On the East Coast snow depths are typically 60-120cm (2-4 feet), which is considered a healthy base in the area. They're not much different at Colorado's resorts, where the stats are less impressive due to the usual abundance of snow in the leading US ski state.
In both Canada and the US the heaviest snow of the past week and the deepest bases are on the far West Coast. In the US, Squaw Valley in California has seen the second wave in an ongoing series of winter storms has leave over two feet (60cm) more snow in the past 48 hours. Recurring storm waves are forecast to continue for the next few days, delivering several feet of additional snow and setting up the resort with exceptional conditions into the core of the season ahead. The resort has received 17 feet (over five metres) of snow so far this season and is 100% open.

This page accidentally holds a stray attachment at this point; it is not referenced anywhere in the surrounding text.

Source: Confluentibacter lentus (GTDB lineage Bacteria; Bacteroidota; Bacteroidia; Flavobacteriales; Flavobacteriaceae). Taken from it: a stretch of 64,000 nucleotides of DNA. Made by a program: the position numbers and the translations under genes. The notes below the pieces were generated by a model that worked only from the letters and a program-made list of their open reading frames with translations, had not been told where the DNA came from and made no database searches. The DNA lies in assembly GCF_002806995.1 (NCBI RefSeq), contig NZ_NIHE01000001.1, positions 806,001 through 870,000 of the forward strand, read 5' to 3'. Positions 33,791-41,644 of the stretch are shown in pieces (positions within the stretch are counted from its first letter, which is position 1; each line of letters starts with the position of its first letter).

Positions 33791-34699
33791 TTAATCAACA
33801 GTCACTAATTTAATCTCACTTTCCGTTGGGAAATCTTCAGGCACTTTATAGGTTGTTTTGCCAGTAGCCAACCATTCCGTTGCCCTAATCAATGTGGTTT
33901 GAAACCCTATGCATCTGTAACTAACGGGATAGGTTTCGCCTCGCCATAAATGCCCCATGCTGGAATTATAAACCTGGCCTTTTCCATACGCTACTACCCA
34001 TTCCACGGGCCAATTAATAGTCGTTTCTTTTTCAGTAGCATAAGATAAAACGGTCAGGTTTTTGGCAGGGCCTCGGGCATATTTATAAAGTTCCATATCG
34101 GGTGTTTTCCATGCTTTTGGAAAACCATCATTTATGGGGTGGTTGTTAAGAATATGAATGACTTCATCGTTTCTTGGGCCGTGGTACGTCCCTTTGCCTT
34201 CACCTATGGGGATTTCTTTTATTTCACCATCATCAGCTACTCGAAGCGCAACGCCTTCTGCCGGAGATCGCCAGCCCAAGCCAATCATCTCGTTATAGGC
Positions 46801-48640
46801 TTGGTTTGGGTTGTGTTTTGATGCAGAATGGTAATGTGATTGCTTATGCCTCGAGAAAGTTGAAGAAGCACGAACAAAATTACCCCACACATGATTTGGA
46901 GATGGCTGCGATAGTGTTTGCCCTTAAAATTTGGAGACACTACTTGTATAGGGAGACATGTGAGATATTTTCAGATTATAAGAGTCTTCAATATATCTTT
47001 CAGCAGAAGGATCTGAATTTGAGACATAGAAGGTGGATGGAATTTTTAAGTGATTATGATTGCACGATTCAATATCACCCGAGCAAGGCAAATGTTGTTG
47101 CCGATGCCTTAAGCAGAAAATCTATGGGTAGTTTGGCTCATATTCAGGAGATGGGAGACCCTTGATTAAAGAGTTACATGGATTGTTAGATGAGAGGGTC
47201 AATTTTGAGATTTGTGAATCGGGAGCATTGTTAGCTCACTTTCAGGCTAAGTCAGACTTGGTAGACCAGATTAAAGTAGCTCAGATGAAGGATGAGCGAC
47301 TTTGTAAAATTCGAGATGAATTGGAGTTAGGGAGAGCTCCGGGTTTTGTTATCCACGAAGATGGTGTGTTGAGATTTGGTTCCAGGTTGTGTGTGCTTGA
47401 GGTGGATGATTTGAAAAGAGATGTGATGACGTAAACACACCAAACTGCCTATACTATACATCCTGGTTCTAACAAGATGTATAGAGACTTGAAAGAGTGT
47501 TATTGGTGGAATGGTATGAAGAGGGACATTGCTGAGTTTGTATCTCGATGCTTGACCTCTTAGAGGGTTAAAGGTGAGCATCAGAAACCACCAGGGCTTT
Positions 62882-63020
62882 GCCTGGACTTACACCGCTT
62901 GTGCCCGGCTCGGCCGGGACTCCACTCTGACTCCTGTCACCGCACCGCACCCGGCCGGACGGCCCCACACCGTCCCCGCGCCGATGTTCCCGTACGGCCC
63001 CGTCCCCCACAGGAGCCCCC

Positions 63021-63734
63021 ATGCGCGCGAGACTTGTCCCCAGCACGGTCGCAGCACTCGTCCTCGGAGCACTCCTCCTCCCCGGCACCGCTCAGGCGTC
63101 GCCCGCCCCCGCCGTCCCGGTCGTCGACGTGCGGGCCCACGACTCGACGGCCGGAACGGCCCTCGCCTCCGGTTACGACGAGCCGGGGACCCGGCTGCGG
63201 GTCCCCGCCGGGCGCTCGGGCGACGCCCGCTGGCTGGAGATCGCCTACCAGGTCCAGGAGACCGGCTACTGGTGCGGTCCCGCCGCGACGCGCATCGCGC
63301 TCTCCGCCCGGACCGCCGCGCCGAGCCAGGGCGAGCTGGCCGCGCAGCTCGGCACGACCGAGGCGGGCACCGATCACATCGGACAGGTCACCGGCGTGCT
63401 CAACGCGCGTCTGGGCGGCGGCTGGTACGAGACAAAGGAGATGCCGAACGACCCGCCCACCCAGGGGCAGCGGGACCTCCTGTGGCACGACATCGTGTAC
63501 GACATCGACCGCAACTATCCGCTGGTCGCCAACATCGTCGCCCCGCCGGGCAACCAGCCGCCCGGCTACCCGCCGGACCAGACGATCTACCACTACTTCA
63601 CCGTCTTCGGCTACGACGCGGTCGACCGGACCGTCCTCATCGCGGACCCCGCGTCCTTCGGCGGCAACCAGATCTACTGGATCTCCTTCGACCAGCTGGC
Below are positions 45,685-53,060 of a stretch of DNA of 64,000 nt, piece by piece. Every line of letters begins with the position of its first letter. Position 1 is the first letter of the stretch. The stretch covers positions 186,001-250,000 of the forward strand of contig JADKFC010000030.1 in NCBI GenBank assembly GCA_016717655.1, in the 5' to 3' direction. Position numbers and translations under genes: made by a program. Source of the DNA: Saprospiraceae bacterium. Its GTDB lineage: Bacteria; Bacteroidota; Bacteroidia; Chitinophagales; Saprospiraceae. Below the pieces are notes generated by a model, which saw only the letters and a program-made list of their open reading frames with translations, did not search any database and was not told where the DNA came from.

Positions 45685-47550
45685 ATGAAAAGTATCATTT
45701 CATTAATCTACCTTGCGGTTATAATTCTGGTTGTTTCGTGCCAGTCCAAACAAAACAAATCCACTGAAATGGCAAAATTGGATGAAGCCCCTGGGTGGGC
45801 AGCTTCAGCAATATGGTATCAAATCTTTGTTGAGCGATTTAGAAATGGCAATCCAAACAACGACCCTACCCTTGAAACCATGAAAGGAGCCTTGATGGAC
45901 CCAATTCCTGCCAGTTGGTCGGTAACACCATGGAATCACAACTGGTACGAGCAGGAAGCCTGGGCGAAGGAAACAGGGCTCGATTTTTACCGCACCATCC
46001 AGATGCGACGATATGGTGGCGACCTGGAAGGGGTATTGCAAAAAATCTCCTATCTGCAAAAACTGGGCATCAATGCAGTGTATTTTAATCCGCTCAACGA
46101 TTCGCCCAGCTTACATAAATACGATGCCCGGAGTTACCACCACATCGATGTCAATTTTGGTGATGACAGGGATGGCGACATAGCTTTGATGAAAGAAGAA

In Canada the latest storm to hit Whistler Blackcomb has dumped 70 centimetres (28 inches) in 24 hours at the weekend, immersing the resort in deep winter conditions. Although the heavy snow and high winds prevented a number of lifts from opening until conditions improved.
Other resorts in British Columbia have also been reporting big snowfalls.
"Even with all the snow this year, this latest storm was one of the most intense we've dealt with in a long time," said Doug MacFarlane, Whistler Blackcomb's mountain manager. "Ski Patrol has been conducting extensive avalanche control work, and Operations crews have been working throughout the night and day digging out. For those guests who endured the storm, the rewards were plentiful as there were many fresh tracks to be had."
The snow base is on the verge of reaching three metres or 9.8 feet. With the 2010 Olympic & Paralympic Winter Games now less than a month away, the resort is primed ready to welcome the world to its snowy slopes.